When you join the working world as a professional programmer, you will most likely end up in the lowest rank - the so called “Wet behind the ears” category. You will probably be assigned a mentor who will look over your work and make sure that you perform your work according to the company’s standards and regulations. You won’t have much say in what you are doing and you will be handed all sorts of tasks; both interesting and less interesting tasks that nobody wanted to touch 2.
After a few years of sweeping the floor, kicking ass and chewing bubble gum in the “Wet behind the ears” level, your boss will eventually realize that you have proven yourself enough times and you are ready for more. The fancy title of “Sort of knows what they are doing” programmer is yours.
Together with increased salary also comes additional responsibilities. At this point you will be expected to work more or less independently without someone having to watch every decision that you make. Maybe you may have to design a smaller part of the project. Maybe you will have to take over the tasks of a more experienced developer when they are on their well deserved vacation. Maybe you will have to check the output of someone in the lower ranks. Maybe you will have to talk with the customer in order to resolve their issues. This field is broad, who knows?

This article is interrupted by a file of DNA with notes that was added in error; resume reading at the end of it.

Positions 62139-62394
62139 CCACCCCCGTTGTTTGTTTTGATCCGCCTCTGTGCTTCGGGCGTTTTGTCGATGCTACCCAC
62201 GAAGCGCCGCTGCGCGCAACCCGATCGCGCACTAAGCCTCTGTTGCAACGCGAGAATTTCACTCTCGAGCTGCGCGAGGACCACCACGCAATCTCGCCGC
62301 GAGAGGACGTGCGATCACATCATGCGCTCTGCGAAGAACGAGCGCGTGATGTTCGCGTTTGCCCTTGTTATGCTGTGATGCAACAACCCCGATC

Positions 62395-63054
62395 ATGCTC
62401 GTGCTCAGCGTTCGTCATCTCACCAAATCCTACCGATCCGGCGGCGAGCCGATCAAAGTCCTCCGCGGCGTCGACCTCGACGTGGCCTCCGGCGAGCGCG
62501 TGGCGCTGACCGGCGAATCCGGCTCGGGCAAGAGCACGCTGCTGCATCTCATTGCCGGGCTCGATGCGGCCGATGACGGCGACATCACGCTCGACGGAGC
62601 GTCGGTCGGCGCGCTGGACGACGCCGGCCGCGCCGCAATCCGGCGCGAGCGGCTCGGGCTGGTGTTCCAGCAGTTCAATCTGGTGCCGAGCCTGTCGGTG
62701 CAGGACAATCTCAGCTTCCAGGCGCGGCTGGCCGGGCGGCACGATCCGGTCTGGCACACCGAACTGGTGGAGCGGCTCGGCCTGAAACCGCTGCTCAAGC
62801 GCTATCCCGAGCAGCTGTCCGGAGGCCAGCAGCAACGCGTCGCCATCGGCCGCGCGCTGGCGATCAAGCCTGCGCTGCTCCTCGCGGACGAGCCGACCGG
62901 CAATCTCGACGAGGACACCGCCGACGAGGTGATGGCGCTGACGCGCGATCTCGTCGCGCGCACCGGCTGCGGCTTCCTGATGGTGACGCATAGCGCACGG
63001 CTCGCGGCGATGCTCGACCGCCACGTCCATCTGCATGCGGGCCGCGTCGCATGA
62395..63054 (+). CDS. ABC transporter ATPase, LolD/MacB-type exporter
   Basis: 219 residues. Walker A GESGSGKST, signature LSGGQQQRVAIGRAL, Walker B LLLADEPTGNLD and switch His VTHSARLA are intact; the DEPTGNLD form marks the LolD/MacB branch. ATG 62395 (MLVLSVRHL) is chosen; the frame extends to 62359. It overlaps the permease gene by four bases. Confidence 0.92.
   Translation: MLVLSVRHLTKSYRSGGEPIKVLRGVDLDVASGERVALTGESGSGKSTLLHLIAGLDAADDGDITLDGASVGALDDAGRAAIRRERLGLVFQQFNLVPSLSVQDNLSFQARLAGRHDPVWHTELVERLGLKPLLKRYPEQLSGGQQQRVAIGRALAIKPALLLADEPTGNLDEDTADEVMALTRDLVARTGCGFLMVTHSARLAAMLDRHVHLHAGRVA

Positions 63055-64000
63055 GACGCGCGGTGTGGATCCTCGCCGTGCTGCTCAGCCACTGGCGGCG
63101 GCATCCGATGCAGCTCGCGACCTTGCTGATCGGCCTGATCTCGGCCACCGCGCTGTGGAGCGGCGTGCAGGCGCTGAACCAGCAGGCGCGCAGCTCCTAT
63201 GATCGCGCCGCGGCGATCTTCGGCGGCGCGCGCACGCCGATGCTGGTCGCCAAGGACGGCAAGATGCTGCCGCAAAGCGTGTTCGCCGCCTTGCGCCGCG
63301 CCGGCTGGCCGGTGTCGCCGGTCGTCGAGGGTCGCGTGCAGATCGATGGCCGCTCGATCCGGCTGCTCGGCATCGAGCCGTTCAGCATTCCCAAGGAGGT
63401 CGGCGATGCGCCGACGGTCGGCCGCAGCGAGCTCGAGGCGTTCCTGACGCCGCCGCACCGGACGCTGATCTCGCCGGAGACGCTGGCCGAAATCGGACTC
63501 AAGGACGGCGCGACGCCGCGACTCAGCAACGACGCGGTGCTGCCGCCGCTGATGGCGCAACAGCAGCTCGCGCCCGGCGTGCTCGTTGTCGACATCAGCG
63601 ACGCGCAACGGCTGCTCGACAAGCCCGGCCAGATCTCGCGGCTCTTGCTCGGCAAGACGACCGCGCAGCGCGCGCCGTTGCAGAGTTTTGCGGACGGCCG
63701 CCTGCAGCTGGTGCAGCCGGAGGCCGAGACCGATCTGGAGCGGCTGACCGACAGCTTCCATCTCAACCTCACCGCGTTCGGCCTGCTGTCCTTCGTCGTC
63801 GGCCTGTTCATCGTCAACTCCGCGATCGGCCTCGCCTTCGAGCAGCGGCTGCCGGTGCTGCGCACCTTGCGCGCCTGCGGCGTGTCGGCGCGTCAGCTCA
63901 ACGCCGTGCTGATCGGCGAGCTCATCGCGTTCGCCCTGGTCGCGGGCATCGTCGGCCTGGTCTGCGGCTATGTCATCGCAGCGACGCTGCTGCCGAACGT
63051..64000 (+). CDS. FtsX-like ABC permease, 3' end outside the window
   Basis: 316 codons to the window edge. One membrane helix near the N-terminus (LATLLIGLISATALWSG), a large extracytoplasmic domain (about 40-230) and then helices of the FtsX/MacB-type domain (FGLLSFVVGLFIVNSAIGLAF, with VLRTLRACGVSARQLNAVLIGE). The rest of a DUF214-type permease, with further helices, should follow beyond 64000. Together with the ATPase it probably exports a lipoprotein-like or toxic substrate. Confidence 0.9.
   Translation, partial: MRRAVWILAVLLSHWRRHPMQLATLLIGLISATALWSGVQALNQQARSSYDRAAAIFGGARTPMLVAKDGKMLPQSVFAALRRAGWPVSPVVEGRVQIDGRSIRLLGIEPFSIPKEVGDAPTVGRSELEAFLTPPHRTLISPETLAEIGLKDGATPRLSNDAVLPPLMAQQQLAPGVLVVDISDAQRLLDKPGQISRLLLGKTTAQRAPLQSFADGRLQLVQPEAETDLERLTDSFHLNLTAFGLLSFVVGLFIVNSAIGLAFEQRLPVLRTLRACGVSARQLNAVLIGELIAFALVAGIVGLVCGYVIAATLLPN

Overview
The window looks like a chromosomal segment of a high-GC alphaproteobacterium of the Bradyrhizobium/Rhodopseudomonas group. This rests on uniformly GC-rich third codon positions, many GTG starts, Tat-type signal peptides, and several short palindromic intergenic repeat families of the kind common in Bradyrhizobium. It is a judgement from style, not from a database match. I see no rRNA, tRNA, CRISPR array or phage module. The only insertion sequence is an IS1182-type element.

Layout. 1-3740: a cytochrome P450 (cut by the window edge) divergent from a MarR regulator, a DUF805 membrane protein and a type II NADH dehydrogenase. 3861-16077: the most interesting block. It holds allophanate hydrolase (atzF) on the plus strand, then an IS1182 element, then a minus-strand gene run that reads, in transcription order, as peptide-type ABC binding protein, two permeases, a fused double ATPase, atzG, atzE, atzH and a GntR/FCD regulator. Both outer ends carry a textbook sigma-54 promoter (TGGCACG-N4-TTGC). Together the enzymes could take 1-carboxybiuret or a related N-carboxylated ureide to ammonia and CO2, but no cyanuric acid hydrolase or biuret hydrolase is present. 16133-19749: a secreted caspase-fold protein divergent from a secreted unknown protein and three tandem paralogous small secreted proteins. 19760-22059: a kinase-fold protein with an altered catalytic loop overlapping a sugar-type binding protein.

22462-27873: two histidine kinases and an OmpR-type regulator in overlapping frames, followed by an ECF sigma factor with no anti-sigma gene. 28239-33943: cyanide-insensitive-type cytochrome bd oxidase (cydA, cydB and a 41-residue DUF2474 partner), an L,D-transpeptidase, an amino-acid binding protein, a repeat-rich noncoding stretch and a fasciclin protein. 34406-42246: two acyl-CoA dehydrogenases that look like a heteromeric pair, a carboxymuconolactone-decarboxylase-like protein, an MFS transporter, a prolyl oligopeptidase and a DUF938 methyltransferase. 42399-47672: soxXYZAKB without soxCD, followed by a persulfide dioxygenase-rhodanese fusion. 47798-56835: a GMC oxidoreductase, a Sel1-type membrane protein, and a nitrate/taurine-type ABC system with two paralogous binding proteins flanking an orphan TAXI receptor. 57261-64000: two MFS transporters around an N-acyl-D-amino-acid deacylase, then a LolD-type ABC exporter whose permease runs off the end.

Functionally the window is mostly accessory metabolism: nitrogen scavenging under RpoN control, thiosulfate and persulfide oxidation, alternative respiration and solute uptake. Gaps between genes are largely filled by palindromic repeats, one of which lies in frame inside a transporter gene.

The “Sort of knows what they are doing” rank is also the stage where the wheat is separated from the chaff. The pointy haired bosses are always on the lookout for someone capable who may be able to take over their current work. Now that you have proved yourself multiple times, it’s time to think about the future and “grow” into a more responsible role. What do you say about leading the slightly bigger feature with all these “Wet between the ears” programmers under you?
After all, it’s the obvious next step for you. When the company is growing and adding people to its roster, who is going to lead them? Obviously not the new and inexperienced people and obviously not the grumpy experienced people who have already turned down such organizational role in the past.
If you decide to go down that path, you may think that nothing is going to change: you will still be doing your usual job, except now you will have to spend some time for coordinating other people. Sometimes this small chunk of time dedicated for coordination escalates into full time coordination and suddenly you are no longer doing any of the work that you were previously good at.
As a consequence of that, your own knowledge also stops at the “Sorts of knows what they are doing” level, since you don’t get better at things that you are not doing on a daily basis. Artists seem to be well aware of this problem; they know that you have to study the old masters and put in the hours to become the master. On the other hand, software developers often equate years of experience as some sort of a badge of knowledge. Sitting in an office and shuffling papers around for a decade doesn’t make you a master programmer.